Inoperable Diagnosis? Get a Second Opinion

Inoperable Diagnosis? Get a Second Opinion Many patients come to us for a second opinion after receiving an inoperable diagnosis. Inoperable heart surgery may be made possible by new and advanced techniques. Don’t hesitate to seek a second opinion. Dr. Ciuffo may be able to help when other doctors have decided the risks are too high. Inoperable Heart Surgery Many patients are diagnosed as high risk because of factors like age, frailty, or other diseases. Some patients with factors prohibiting heart surgery can receive successful life-saving procedures with minimally invasive techniques. High-risk patients should seek a second opinion on their inoperable heart surgery diagnosis. It’s impossible to say whether minimally invasive surgery is an option for you without a full examination and diagnosis, but the chances are good that minimally invasive techniques can help you or a loved one.   Inoperable Diagnosis An inoperable diagnosis is often based on the doctor’s opinion of the patient’s ability to handle the shock of traditional heart surgery. Traditional surgery often results in broken ribs and massive incisions that take weeks or months to completely heal. With the shock of the invasion of the body, combined with the risks of infection, traditional heart surgery is extremely difficult for even healthy patients. If age, other diseases, or frailty are factored in, it may seem like an inoperable diagnosis is sound. However, with minimally invasive techniques, the risks are significantly reduced. Second Opinion Don’t be afraid to question the doctor who has given you a diagnosis. Ask why the cardiologist believes the diagnosis is “inoperable,” and have them write down their answers. Ask what the...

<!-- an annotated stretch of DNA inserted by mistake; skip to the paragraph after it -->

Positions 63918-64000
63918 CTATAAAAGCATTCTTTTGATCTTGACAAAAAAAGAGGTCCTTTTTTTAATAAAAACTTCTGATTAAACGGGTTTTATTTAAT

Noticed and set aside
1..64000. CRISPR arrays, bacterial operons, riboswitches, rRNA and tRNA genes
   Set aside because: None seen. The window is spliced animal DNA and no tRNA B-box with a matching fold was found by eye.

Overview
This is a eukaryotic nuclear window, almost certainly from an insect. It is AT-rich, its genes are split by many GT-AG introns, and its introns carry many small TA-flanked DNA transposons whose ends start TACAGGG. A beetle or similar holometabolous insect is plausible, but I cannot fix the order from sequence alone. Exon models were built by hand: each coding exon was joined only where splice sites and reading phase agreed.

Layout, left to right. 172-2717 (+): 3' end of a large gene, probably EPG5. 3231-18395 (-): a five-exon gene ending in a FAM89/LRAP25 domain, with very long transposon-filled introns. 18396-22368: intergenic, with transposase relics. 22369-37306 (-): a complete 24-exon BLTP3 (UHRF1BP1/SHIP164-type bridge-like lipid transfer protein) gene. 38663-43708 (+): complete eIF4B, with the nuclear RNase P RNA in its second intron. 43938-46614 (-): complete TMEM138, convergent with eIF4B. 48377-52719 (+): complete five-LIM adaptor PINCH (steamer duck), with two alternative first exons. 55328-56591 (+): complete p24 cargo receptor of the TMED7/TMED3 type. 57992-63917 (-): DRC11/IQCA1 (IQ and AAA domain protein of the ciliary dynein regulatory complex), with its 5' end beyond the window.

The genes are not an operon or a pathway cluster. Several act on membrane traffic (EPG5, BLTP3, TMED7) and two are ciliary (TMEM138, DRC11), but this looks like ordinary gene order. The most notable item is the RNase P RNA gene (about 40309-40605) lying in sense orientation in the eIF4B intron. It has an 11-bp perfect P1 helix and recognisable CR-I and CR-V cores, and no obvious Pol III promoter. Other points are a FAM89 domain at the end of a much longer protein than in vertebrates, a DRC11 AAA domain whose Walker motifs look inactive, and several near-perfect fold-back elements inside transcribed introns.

What is Vascular Surgery?

What is Vascular Surgery? What is vascular surgery? When we try to define vascular surgery, it’s important to remember that “vascular” means anything relating to the systems that carry the blood through the body. Therefore, the vascular surgeon definition relates to any medical professional that carries out surgery relating to the heart and blood vessels. A vascular surgeon is a highly-trained, highly specialized surgeon who has experience dealing with the vascular and related systems. What does a Vascular Surgeon Do? Vascular surgeons don’t just carry out surgery. They perform all sorts of procedures related to heart and vascular health, including prescribing medications and treatment plans that do not involve surgery. Often, cardio-vascular problems can be treated through medication, diet, and exercise. Surgery should be considered a last option, to be considered only if truly necessary. Your vascular surgeon will work with you to avoid the need for surgery if at all possible. What to Expect The exact procedure and preparation for vascular surgery will depend upon the type and location of surgery you’re scheduled to receive. You will be asked to refrain from drinking alcohol, smoking, or using certain prescription drugs. Be sure to talk to your doctor about any home remedies, over the counter medications, or other drugs you may be using. Recovery from Vascular Surgery Recovery may take only days or may take months, depending upon the type of surgery and the location. If you require a heart valve replacement, for example, recovery can take months. It’s important during recovery from vascular surgery to follow your doctor’s instructions carefully. You may need to return slowly to normal...